The oil of safflower is derived from the seeds of the safflower plant and is utilized as a flavoring agent in a variety of culinary dishes. As calorie-dense as it may be, clinical studies indicate that moderate consumption of safflower oil is effective in the reduction of belly fat. Prior to ingesting safflower oil, consult with your health-care adviser regarding diet or exercise recommendations for lowering belly fat.
According to MayoClinic.com, an excess amount of visceral fat, which is a type of fat that accumulates in the abdomen and between the spaces of the organs, may lead to health complications such as heart disease, type II diabetes, high blood pressure, stroke, breast cancer and colorectal cancer. Safflower oil contains a compound known as phytosterols that may reduce the risk of certain cardiovascular diseases, such as coronary artery disease and heart attack. A study published in the June 2002 edition of "American Journal of Clinical Nutrition" discovered that phytosterols significantly reduce the amount of cholesterols humans absorb, thereby controlling the risk of cardiovascular disease.
Omega-6 Polyunsaturated Fatty Acids
Safflower oil contains omega-6 polyunsaturated fatty acids, otherwise known as PUFAs. Although PUFAs are similar to saturated fats in terms of caloric value, they impact the health quite differently as they contain heart-healthy properties essential for lowering cholesterol levels. Furthermore, PUFAs reduce insulin resistance, which is associated with belly fat. Researchers from the Norel-Nature Nutricion in Barcelona, Spain conducted a study which tested the effects of various types of fatty acid profiles on poultry chicken. It was discovered that broiler chickens fed PUFAs exhibited lower levels of insulin and cholesterol.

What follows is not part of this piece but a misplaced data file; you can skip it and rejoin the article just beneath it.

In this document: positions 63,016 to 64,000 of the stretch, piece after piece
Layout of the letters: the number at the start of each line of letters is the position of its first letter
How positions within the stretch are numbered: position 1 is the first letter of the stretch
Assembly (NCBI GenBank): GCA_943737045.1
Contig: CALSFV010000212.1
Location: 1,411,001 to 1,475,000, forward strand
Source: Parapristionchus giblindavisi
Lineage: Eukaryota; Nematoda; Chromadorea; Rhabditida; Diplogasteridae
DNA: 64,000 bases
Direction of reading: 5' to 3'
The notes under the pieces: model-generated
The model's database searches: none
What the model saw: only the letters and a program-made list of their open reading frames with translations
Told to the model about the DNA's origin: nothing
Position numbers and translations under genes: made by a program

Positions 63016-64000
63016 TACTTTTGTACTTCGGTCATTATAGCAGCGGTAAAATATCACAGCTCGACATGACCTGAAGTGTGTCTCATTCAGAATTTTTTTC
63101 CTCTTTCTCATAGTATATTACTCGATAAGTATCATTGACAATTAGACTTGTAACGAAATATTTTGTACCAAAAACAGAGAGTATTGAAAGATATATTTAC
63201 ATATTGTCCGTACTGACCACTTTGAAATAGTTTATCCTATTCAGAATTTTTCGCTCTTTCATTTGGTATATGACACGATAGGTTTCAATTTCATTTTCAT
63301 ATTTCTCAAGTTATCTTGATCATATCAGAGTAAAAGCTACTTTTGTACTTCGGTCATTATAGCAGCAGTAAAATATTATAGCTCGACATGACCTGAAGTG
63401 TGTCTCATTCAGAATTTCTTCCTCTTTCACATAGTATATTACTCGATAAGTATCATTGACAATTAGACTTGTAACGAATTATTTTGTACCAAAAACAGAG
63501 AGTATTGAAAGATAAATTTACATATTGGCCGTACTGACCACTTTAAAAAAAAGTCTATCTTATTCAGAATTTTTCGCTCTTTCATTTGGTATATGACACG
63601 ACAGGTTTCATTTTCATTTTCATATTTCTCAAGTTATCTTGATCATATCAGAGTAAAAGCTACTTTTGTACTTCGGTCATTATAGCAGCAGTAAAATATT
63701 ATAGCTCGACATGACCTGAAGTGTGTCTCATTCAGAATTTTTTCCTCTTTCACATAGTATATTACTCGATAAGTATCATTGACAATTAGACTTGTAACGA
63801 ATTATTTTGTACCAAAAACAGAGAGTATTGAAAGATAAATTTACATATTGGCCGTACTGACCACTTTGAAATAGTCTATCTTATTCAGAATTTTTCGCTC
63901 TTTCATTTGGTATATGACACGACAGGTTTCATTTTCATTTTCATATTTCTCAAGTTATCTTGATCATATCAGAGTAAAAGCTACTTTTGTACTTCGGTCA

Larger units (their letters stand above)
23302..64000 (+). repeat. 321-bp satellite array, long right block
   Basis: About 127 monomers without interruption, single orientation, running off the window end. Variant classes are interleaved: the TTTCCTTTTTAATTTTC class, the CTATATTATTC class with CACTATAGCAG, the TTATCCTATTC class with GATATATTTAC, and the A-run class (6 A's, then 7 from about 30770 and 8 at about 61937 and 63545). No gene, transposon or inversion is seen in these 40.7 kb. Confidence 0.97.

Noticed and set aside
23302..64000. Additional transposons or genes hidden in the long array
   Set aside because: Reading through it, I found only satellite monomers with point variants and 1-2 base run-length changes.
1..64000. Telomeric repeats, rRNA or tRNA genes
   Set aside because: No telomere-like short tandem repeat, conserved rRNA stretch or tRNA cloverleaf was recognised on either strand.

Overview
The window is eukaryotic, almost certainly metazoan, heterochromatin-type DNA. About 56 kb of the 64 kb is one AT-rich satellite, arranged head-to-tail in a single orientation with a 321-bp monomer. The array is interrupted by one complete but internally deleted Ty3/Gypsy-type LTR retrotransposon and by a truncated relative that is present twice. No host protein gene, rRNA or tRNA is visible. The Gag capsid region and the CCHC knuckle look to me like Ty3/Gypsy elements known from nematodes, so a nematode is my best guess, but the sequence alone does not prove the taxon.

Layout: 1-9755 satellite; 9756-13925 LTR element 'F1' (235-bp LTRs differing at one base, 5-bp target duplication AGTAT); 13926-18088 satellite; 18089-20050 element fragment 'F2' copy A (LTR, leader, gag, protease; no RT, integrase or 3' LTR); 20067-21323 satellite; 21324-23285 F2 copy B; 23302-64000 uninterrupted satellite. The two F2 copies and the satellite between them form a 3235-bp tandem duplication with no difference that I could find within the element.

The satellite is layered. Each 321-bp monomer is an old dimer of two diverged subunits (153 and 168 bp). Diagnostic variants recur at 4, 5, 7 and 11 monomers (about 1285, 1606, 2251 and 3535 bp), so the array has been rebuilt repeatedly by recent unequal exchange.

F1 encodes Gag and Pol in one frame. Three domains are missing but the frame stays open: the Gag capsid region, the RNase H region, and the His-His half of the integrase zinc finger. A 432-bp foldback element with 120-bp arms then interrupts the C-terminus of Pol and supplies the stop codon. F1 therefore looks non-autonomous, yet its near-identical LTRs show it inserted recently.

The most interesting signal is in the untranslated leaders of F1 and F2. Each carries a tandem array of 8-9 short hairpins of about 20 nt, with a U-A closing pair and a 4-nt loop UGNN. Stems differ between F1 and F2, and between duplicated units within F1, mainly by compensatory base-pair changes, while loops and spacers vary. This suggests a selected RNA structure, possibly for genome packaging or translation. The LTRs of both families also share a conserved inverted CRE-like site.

Clinical studies indicate that unsaturated fats, such as safflower oil, may also reduce belly fat. Researchers from Ohio State University tested the effects of two different types of oil on obese postmenopausal women diagnosed with type II diabetes. While one group ingested 8 g of conjugated linoleic acid, or CLA, another group was instructed to ingest 8 g of safflower oil. The group that ingested the safflower oil showed the greatest reduction in belly fat, averaging between 2 and 4 lbs. of belly fat after a 16-week period. The study, published in the September 2009 edition of "American Journal of Clinical Nutrition," discovered that safflower oil elevated the production of a hormone known as adiponectin, which is associated with fat metabolism.
Although safflower oil is associated with a reduction in belly fat, excessive consumption of fat, whether it be saturated or polyunsaturated, will lead to weight gain. The U.S. Department of Health and Human Services recommends a daily fat intake of between 20 and 35 percent of your total daily calories. To effectively reduce belly fat, you should consume a nutritious diet alongside regular physical activity.
- "American Journal of Clinical Nutrition"; Comparison of CLA With Safflower Oil; Norris LE, et al.; September 2009
- Ohio State University; Two Dietary Oils, Two Sets of Benefits for Older Women With Diabetes; Emily Caldwell
- MayoClinic.com: Belly Fat
- University of Maryland Medical Center: Omega-6 Fatty Acids
- "American Journal of Clinical Nutrition"; Phytosterols Reduce Cholesterol Absorption; R.E. Ostlund Jr., et al.; June 2002
- "Poultry Science"; PUMAs Reduce Insulin in Broiler Chickens; N. Crespo, et al.; July 2003